From The Pueblo Chieftain (Chris Woodka):
Colin Thompson of Holly and Scott Brazil of Pueblo have been appointed to the Arkansas River Compact Administration, along with James Eklund, the executive director of the Colorado Water Conservation Board. Appointments are made by Gov. John Hickenlooper.
Thompson, who farms on the Amity Canal, was first appointed to ARCA in 2005. His term expires in 2015.
Brazil, who farms in the Vineland area, will begin his first term on the board. He replaces Matt Heimerich of Crowley County. His term will expire in 2017.
Eklund began his CWCB post in June and replaces Jennifer Gimbel.
ARCA administers the Arkansas River Compact, which was ratified by Kansas and Colorado in 1949 to determine how the waters of the river are shared.
In recent years, ARCA has been preoccupied by issues raised by Kansas related to storage and groundwater use in Colorado. A U.S. Supreme Court case filed in 1985 was resolved in 2009.
ARCA meets annually in December.
Meanwhile, here’s a report about administering the Arkansas River this summer, from Chris Woodka writing for The Pueblo Chieftain:
Sporadic, often heavy, rains have created a “roller coaster” world of water in the Arkansas River basin this summer. “It’s been a real roller coaster the last couple of weeks,” Water Division 2 Engineer Steve Witte said Thursday.
Witte, who began issuing split calls of water rights on the Arkansas River during last year’s drought, created the first five-way call on the river this year to keep up with changed weather patterns that are dumping copious amounts of water, but only in some corners of the watershed. “The number of different calls are intended to take advantage of water where it is available,” Witte said. “It’s difficult for people to understand that with erratic conditions, there is an inconsistent supply.”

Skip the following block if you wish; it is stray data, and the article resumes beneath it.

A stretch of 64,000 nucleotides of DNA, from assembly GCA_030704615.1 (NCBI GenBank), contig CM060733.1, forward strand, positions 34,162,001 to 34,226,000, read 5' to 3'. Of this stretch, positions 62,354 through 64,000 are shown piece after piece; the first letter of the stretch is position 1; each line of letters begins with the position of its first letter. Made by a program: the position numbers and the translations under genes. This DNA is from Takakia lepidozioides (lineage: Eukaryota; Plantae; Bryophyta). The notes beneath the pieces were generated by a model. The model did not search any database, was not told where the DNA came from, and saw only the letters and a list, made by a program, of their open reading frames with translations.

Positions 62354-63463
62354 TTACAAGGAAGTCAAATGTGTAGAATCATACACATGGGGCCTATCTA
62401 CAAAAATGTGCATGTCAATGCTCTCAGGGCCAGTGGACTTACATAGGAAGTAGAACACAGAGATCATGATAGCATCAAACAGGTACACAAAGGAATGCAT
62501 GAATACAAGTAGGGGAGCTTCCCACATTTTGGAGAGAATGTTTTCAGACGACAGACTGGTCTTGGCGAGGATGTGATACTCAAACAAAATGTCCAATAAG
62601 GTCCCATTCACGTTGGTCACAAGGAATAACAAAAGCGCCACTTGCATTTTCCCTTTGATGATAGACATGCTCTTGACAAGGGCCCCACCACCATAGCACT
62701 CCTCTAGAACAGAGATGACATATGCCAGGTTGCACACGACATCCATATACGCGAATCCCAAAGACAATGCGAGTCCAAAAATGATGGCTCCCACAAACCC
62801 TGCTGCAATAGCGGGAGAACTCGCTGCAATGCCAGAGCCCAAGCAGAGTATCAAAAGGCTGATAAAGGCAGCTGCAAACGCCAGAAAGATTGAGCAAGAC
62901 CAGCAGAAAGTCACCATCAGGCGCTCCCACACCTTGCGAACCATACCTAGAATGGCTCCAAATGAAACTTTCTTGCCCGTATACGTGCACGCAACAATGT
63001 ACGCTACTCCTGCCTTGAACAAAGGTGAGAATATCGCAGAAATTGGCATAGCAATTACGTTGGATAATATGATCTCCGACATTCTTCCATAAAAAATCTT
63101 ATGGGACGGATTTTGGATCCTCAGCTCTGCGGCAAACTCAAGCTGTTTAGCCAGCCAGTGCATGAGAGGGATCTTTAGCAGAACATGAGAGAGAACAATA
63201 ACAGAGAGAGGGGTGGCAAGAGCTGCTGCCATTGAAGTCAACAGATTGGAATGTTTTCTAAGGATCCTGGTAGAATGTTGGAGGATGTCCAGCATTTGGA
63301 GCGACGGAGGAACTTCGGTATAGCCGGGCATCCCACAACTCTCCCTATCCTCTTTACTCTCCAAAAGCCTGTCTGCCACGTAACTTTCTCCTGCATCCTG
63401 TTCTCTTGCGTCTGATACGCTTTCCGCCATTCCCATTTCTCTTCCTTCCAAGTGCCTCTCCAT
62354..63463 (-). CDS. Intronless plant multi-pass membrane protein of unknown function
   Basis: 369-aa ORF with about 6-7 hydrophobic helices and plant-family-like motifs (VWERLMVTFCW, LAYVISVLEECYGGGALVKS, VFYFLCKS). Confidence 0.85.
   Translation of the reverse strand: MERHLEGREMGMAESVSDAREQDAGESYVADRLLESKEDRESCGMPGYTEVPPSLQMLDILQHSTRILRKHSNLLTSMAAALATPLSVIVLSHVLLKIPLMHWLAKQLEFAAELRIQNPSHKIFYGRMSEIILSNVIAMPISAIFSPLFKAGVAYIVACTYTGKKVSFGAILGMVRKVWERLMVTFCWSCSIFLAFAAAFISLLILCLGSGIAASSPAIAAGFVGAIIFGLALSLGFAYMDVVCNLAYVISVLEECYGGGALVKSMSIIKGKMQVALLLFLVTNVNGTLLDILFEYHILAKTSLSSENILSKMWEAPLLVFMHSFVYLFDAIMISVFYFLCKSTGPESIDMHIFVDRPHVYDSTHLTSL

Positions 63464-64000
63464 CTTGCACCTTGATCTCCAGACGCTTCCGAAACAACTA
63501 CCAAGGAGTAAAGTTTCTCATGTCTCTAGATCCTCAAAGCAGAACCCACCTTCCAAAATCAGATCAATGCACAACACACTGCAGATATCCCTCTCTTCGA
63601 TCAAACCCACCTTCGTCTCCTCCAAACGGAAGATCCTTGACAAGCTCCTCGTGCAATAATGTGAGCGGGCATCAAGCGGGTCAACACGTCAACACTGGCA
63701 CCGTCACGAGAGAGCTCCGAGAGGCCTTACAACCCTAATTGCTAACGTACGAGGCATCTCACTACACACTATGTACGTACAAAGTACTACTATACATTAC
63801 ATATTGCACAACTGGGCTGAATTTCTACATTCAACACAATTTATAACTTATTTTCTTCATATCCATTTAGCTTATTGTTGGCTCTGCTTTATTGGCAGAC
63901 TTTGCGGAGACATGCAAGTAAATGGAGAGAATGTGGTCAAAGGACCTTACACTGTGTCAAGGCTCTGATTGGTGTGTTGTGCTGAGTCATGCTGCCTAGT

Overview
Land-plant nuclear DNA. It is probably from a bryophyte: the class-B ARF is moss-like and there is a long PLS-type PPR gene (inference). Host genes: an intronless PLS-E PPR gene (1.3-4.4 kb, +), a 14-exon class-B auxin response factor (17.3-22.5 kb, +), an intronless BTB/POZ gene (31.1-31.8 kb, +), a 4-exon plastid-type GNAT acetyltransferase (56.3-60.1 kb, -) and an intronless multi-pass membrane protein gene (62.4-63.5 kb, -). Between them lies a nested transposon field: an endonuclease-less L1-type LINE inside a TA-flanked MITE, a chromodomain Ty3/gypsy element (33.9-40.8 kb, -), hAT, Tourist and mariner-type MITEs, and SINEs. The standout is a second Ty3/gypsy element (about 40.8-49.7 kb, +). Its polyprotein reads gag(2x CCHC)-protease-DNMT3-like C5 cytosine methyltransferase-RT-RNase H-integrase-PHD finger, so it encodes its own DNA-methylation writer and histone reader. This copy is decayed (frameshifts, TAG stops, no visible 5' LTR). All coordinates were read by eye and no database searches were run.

On Thursday, for instance, flows through Pueblo were at a minimum, about 100 cubic feet per second. Up around Salida, they were being maintained for rafting at about 700 cfs, thanks to releases by the Bureau of Reclamation for the voluntary flow program.
Fountain Creek was adding 345 cfs at the confluence with the Arkansas River because of rains Wednesday in Pueblo and Colorado Springs. The Purgatoire River near Las Animas was flowing at 1,400 cfs, and has reached 6,000 cfs in the past two weeks, even though it’s normally nearly dry at this time of year.
Storage also is problematic. Levels are at about 80 percent of average for August in Turquoise, Twin Lakes and Pueblo reservoirs, and extremely low at John Martin Reservoir, although some water is being stored — a rare event during the past three years. But Two Buttes Reservoir south of Lamar, under restriction since the 1965 flood, is brimming with water for the first time in decades. The state has had meetings with local residents in the past week on the best way to manage the situation.
“It’s been wild,” Witte said. “In years gone by, with conditions like this we would set a call and everyone would accept it. Now, we’re having erratic weather, coupled with increased scrutiny of the river.”